Cape officials show how to get rail done

For years, Cape Cod officials wanted to use rail to get tourists off their clogged roads and onto beaches and into restaurants and shops. Coordinated by the Cape Cod Regional Transit Authority, pilot weekend service to the Cape was launched this year in time for Memorial Day by flexing federal dollars to upgrade the freight tracks used to haul trash off Cape. Partnering with the MBTA, the pilot effort persuaded more than 16,500 passengers that the service was worth sampling.

On Tuesday, Gov. Deval Patrick gave his final seal of approval to Cape Flyer, announcing that the summer weekend rail service to Buzzard’s Bay and Hyannis would be made permanent. MassDOT officials also plan to add a stop in Wareham next year. 

The service reaped dividends for a traffic-clogged region that lives and breathes summer tourism. The regional transit authority made finances work. The authority used its own monies, not MBTA funds, to cover operating expenses, and the service had to break even on its Memorial Day to Labor Day operating costs. But the Cape Flyer was so wildly successful that the service was extended through Columbus Day. Fare revenue alone on the service came to more $290,000.

In addition to the Wareham stop, the Patrick administration has decided to look at the feasibility of adding stops in Sandwich and West Barnstable, and moving to year-round weekend service.

According to the Cape Cod Times, Tom Cahir, the Cape Cod Regional Transit Authority administrator, was less than enthusiastic about the proposal. Cahir noted that communities that are happy with the summer weekend service might not be thrilled with year-round weekend or commuter rail service. More stops means more expenses, moves that may not add up for Cahir.  Some Wareham residents have even wondered who would use the stop.

The Cape Flyer’s success is also instructive for other regions with freight rail lines, such as the South Coast. Former New Bedford mayor Scott Lang has proposed running passenger trains to the South Coast on a freight route from Taunton to New Bedford and Fall River. Upgrading existing rail lines to passenger travel standards would benefit both commuters and freight, which now travels through the region at a snail’s pace.

Launching a Cape Flyer-style project for New Bedford and Fall River would cost hundreds of millions less than the Patrick administration’s nearly $2 billion South Coast rail proposal and take many fewer years and headaches to build. A local commentator called Lang’s plan “not only conceivable, but doable.”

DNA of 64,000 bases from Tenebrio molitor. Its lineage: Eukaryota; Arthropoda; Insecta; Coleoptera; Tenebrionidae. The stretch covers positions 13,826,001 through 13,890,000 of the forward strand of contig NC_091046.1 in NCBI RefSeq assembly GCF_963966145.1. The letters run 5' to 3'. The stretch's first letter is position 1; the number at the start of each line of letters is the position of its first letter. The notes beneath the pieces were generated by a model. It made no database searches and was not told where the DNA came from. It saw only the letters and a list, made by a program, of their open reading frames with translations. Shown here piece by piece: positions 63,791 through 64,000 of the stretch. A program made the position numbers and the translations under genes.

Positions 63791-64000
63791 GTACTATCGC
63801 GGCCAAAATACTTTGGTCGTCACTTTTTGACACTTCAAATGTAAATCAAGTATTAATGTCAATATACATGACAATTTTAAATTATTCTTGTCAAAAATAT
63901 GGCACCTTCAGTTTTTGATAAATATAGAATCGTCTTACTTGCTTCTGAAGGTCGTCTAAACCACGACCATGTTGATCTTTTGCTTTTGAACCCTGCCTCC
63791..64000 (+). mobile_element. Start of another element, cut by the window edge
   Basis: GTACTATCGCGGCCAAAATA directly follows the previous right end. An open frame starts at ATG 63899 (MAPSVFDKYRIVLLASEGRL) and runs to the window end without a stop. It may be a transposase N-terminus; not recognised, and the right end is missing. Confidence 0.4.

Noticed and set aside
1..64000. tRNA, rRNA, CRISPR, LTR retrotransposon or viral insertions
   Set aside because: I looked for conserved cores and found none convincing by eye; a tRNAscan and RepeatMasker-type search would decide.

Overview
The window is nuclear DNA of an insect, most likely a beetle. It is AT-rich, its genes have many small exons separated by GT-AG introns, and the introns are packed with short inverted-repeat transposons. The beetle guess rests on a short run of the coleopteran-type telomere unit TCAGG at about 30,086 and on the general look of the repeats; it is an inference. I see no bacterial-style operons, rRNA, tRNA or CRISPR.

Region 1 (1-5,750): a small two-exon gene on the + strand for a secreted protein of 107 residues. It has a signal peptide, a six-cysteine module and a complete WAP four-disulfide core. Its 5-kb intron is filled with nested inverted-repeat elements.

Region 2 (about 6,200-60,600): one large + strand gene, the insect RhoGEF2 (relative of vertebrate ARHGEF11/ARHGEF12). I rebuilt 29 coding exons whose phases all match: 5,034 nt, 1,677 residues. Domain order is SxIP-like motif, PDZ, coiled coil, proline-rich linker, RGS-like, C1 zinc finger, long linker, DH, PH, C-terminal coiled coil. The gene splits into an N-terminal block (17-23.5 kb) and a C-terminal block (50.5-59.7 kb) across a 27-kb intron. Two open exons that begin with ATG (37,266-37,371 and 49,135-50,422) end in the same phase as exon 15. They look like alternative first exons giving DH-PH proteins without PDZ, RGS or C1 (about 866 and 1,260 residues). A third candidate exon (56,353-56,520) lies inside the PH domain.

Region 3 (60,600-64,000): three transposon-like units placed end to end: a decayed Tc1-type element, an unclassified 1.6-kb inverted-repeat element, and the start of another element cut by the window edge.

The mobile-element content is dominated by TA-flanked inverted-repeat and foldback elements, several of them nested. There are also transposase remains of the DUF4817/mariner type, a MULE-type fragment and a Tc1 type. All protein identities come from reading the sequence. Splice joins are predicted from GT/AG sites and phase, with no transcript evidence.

The success of Cape Flyer is a worthy case study for the Commonwealth. Yet Massachusetts transportation officials should probably proceed with caution The service is still fragile: Any combination of prolonged bad weather, an economic downturn, or poorly conceived add-ons could easily muck it up.

 

–GABRIELLE GURLEY

     

BEACON HILL

House Speaker Robert DeLeo and Attorney General Martha Coakley say they are partnering up on legislation strengthening domestic violence laws, the Eagle-Tribune reports.

A bill regulating e-cigarettes just like other tobacco products emerges from a legislative committee, the Associated Press reports.

MUNICIPAL MATTERS

Lynn officials look to smart zoning to spur downtown residential development projects that could attract home buyers who cannot afford to live in Boston, the Item reports

Somerville trades in a waste transfer station for new housing along the future Green Line extension route. 

CASINOS

The state Gaming Commission won’t delay Tuesday’s East Boston referendum on the proposed Suffolk Downs casino. Former AG Tom Reilly tells the commission “Suffolk was totally in the dark” about potential business dealings between Caesars Entertainment and the Russian mob.

NATIONAL POLITICS/WASHINGTON

President Obama travels today to friendly territory — Faneuil Hall in Boston — to deliver an address on health care reform as he tries to overcome fallout from the problem-plagued rollout of the Affordable Care Act. Jon Hurst, head of the state retailers’ association, pens an op-ed for the Herald urging Obama to embrace the Massachusetts health care model, not push it aside.

ELECTIONS

John Connolly and Marty Walsh go at it in their final Boston mayoral debate, exchanging charges about going negative in the race’s closing days. The Globe’s Farah Stockman asks of Walsh, “Where was Mr. Nice Guy?” Larry Harmon writes that Walsh failed again to answer the questions about his labor affiliations that have dogged him from the start. Scot Lehigh says it’s no shock to anyone that he thinks Connolly would be the better choice, but he says both candidates are really decent and honorable guys. The Herald publishes the 2010 Ethics Commission letter that enabled Walsh to take a prominent job with the Boston Building Trades Council. The New York Times puts Walsh’s recovery from alcoholism on the front page.